11. N. N. Akhmediev, V. I. Korneev, and Yu.V. Kuz�??menko, �??Excitation of nonlinear surface waves by Gaussian light beams,�?? Sov. Phys. JETP 61, 62-67 (1985).
  12. B. Fornberg and T. A. Driscoll, �??A fast spectral algorithm for nonlinear wave equations with linear dispersion,�?? J. Comp. Phys. 155, 456-467 (1999).
    [CrossRef]
  13. Q. Chang, E. Jia, and W. Suny, �??Difference schemes for solving the generalized nonlinear Schrödinger equation,�?? J. Comp. Phys. 148, 397-415 (1999).
    [CrossRef]

IEEE Photon. Technol. Lett. (1)

Xueming Liu and Byoungho Lee, �??A Fast Method for Nonlinear Schrödinger Equation,�?? IEEE Photon. Technol. Lett. 15, 1549-1551 (2003). See also Xueming Liu and Byoungho Lee, �??Effective Algorithms and Their Applications in Fiber Transmission Systems�?? Japanese Journal of Applied Physics, 43, 2492-2500, (2004).
[CrossRef]

J. Comp. Phys. (2)

B. Fornberg and T. A. Driscoll, �??A fast spectral algorithm for nonlinear wave equations with linear dispersion,�?? J. Comp. Phys. 155, 456-467 (1999).
[CrossRef]

Q. Chang, E. Jia, and W. Suny, �??Difference schemes for solving the generalized nonlinear Schrödinger equation,�?? J. Comp. Phys. 148, 397-415 (1999).
[CrossRef]

J. Math. Phys (1)

Eq. (6) is a variant of the so-called Baker-Hausdorff formula. See, for example, G.H. Weiss and A.A. Maraudin, J. Math. Phys, 3, 771-777 (1962).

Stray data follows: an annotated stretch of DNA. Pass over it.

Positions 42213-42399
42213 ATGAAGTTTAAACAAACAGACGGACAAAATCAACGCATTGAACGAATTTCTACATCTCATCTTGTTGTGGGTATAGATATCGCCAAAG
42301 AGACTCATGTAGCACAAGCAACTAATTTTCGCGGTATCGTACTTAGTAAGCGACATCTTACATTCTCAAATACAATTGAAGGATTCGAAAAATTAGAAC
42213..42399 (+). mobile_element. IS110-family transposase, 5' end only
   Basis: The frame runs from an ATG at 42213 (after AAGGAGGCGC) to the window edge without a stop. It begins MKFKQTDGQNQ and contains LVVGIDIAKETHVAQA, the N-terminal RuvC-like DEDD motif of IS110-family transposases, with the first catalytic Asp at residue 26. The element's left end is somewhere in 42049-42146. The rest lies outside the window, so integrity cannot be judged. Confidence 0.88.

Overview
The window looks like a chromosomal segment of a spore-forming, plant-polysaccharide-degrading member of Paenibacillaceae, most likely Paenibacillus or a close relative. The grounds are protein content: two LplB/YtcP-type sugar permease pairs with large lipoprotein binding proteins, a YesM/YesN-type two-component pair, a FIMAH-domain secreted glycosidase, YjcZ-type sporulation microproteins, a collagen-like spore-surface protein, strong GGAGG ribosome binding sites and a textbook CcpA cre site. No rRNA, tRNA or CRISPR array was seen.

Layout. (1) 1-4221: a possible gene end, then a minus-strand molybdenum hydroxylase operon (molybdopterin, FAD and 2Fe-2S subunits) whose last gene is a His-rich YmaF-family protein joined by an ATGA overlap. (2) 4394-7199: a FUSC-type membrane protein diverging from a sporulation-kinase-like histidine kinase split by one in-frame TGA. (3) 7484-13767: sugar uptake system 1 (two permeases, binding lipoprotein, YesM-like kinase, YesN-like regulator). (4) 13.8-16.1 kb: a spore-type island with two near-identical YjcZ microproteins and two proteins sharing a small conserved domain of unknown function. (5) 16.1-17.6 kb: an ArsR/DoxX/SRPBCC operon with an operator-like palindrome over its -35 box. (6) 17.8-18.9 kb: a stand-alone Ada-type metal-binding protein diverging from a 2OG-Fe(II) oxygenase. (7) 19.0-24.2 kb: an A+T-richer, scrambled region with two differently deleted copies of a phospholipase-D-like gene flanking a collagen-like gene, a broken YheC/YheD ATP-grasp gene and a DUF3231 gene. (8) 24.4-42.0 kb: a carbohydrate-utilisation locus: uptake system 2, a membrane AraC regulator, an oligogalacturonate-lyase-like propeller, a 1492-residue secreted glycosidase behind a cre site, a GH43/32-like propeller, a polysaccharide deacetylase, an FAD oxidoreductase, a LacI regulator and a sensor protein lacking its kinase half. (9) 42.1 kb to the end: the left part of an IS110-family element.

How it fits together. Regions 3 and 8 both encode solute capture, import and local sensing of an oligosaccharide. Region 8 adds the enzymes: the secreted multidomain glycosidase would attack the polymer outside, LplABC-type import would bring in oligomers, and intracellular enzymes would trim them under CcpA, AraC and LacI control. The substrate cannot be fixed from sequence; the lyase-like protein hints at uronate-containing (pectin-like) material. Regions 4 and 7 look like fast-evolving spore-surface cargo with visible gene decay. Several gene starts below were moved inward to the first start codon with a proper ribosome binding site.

J. of Lightwave Technol. (1)

Oleg V. Sinkin, Ronald Holzlöhner, John Zweck, and Curtis Menyuk, �??Optimization of the Split-Step Fourier Method in Modeling Optical-Fiber Communications Systems�?? IEEE J. of Lightwave Technol. 21, 61-68 (2003).
[CrossRef]

J. Opt. Soc. Am. (1)

J. Van Roey, J. van der Donk, and P. E. Lagasse, �??Beam propagation method: analysis and assessment�?? J. Opt. Soc. Am., 71, 808-810 (1981).
[CrossRef]

Photon. Technol. Lett. (1)

Malin Premaratne, "Split-Step Spline Method fpr Modeling Optical Fiber Communications Systems�?? IEEE Photon. Technol. Lett. 16, 1304-1306 (2004).
[CrossRef]

Sov. Phys. JETP (1)

N. N. Akhmediev, V. I. Korneev, and Yu.V. Kuz�??menko, �??Excitation of nonlinear surface waves by Gaussian light beams,�?? Sov. Phys. JETP 61, 62-67 (1985).

Other (5)

G. P. Agrawal, Nonlinear Fiber Optics (London, U.K. Academic, 1995).

G.M. Muslu and H.A. Erbay, �??Higher-order split-step Fourier schemes for generalized nonlinear Schrödinger equation�?? Mathematics and Computers in Simulation (In press).

E. Merzbacher, Quantum Mechanics (Wiley, New York, 1970).

Although N is a non-linear operator, it involves only a multiplication operation and is considered constant in each interval. Eq. (10) follows from applying the Schwartz inequality to the functions [D �?? <D>]A and [N �?? <N>]A. Actually, this rigorous derivation determines an even smaller upper bound than that stated by eq. (10): where <C>2, the �??quantum covariance,�?? is given by ...